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C6 - Gene Targeting and Gene Correction New Technologies

1214: L-PGI: A DNA Ligase Mediated Gene Editing System for Versatile and Precise Genomic Integration

Type: Poster Session

Poster Board Number: 1214
Presentation Details
Session Title: Thursday Posters: Gene Targeting and Gene Correction New Technologies






The efficiency of genome modifications using CRISPR nucleases and reverse transcriptase (RT) is limited by RT processivity, template complexity, and intracellular dNTP levels, which can become rate limiting in non-dividing cells and tissues of therapeutic interest. To overcome these challenges, we present Ligase-mediated programmable genomic integration (L-PGI), a CRISPR-guided DNA ligase system for highly precise replacement/integration of a targeted sequence of pre-synthesized DNA containing desired edit. L-PGI uses 5 components: (1) Cas9 nickase, (2) DNA ligase, (3) pre-synthesized DNA donor template that contains the desired edit, (4) splint, and (5) ligase mediated guide RNA (lmgRNA). Once delivered to the cell, Cas9 nickase forms an RNP with the hybridized lmgRNA-splint-donor complex, binds to the genomic target, and nicks the DNA, which releases the genomic flap. The splint acts as a bridge between the lmgRNA, genomic target site, and donor DNA, precisely aligning all of the components in the correct spatial configuration, allowing the DNA ligase to ligate the genomic flap and donor. The ligated donor displaces the endogenous strand and results in incorporation of the edits encoded in the donor into the genome. L-PGI does not induce significant double stranded breaks, is not subject to RT limitations, and is efficient in both dividing and non-dividing cells. The single-step direct integration of pre-synthesized DNA can incorporate a variety of edits from small nucleotide conversions to deletions and insertions up to greater than a hundred base pairs, all with higher efficiency and lower incidence of unintended edits than existing gene editing platforms. Due to its versatility, L-PGI has the potential for broad therapeutics application in the treatment of a variety of genetic diseases, ranging from single mutation correction to whole gene replacement to exon displacement.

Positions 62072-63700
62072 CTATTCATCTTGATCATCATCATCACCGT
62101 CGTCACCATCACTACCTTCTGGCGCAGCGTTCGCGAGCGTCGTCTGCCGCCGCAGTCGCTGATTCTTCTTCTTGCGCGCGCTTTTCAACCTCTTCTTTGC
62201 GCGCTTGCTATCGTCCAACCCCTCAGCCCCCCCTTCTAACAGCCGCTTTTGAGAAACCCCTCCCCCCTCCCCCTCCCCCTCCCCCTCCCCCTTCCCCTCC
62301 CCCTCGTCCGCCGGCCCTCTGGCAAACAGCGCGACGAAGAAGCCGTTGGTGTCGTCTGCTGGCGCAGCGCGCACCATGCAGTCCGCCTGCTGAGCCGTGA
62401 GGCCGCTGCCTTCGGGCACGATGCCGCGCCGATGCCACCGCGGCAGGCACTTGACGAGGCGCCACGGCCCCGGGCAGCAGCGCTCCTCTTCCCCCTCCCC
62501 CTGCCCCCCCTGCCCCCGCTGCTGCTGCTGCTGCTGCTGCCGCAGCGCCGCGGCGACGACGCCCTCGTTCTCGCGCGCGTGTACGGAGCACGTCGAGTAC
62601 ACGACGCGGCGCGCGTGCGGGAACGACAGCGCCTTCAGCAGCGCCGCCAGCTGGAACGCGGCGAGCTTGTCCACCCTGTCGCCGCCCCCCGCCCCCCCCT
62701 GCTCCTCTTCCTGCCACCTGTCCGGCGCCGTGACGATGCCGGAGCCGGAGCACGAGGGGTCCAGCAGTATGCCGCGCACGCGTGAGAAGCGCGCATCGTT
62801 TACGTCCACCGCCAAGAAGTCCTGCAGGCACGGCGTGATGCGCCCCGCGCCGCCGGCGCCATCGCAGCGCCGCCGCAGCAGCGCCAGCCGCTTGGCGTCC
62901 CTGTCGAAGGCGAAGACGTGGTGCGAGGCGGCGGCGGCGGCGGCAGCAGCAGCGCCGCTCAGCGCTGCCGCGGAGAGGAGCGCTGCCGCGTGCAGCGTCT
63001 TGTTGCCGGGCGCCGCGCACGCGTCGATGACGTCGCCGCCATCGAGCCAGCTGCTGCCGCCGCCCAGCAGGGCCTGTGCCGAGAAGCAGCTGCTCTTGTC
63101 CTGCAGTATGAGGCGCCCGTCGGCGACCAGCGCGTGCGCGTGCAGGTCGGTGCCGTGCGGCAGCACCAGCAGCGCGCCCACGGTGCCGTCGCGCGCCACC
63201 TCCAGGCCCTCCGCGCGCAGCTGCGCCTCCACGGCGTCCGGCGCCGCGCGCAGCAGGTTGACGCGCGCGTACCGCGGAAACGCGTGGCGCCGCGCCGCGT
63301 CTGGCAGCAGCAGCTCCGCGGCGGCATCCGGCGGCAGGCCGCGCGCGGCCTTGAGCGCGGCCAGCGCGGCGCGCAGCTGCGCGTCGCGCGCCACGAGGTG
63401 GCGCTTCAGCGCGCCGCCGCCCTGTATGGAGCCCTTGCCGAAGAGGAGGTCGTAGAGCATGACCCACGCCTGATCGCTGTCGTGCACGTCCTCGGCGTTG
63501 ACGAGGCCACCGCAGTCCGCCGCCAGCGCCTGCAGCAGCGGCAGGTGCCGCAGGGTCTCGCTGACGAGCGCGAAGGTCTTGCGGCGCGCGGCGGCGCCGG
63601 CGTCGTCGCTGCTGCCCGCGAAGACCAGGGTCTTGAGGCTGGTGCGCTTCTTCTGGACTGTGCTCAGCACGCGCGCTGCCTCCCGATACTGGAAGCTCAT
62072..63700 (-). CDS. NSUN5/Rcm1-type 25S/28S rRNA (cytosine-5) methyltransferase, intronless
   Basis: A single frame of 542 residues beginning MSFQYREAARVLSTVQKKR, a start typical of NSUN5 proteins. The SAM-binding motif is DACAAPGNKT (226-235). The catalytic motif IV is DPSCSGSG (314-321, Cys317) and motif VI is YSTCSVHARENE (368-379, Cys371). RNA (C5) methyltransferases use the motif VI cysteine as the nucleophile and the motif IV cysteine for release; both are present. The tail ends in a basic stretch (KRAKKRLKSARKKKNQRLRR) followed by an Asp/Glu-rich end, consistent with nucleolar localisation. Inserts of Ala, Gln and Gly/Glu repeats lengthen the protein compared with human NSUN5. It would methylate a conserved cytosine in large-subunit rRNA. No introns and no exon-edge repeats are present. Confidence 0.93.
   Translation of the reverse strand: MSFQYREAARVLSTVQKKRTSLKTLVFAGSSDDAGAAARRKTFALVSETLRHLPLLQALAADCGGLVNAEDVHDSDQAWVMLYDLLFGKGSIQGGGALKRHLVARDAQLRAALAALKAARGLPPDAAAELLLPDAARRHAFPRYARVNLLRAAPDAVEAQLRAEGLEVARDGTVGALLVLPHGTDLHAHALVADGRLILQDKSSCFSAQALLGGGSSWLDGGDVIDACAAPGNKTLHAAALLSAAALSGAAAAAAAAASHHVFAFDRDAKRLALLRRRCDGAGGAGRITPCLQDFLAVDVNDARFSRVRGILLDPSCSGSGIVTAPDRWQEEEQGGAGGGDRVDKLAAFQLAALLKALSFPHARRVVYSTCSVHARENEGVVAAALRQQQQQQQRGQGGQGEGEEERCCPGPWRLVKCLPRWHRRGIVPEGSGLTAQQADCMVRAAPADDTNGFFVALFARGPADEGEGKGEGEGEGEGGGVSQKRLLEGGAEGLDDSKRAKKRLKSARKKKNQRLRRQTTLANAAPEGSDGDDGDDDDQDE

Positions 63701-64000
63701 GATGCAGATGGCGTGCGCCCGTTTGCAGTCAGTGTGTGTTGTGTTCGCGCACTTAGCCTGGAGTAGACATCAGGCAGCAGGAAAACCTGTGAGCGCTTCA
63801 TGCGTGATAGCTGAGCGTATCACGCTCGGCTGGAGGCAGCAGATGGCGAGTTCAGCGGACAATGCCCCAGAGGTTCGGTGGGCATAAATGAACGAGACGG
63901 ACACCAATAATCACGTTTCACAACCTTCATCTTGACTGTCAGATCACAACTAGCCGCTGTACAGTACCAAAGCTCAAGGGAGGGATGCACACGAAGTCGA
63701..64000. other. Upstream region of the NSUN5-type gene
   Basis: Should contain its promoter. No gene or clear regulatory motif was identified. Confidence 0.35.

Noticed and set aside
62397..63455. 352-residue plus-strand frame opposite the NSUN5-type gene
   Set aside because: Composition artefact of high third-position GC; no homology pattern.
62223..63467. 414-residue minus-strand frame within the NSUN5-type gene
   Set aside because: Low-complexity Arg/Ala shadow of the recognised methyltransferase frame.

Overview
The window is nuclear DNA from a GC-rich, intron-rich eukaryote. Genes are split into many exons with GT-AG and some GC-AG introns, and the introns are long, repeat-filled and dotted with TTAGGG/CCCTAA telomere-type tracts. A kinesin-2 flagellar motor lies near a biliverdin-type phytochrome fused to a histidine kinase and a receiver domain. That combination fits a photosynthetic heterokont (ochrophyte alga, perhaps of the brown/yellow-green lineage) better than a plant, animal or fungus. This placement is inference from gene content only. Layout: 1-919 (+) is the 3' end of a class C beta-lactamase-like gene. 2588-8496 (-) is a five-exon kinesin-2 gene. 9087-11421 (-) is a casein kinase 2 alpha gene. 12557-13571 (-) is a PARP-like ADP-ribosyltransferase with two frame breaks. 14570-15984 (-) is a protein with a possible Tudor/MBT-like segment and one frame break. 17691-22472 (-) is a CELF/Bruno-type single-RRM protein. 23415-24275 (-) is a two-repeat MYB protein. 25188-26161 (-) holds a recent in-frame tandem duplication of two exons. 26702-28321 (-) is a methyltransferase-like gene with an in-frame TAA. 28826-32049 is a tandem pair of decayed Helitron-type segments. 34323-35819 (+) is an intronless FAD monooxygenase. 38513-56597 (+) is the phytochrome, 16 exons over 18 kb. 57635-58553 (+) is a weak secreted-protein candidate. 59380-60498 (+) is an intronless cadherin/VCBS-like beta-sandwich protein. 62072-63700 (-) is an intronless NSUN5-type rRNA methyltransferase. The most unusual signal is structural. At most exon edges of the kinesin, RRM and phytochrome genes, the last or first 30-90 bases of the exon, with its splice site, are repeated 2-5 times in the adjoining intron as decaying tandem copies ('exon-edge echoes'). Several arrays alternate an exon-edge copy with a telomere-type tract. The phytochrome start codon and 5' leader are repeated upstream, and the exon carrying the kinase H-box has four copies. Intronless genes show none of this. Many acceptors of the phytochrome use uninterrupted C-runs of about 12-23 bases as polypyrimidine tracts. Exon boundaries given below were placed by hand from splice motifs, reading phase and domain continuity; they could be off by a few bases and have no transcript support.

Jenny Xie1, Angela Nan1, Chris Bartolome1, Sandeep Kumar1, Shakked Halperin2, Michael Chickering2, Parbir Grewal2, Leonard Chavez2, Jonathan D. Finn1

1Tome Biosciences, Inc., Watertown, MA,2Replace Therapeutics, LLC, a direct and wholly owned subsidiary of Tome Biosciences, Inc., Watertown, MA"

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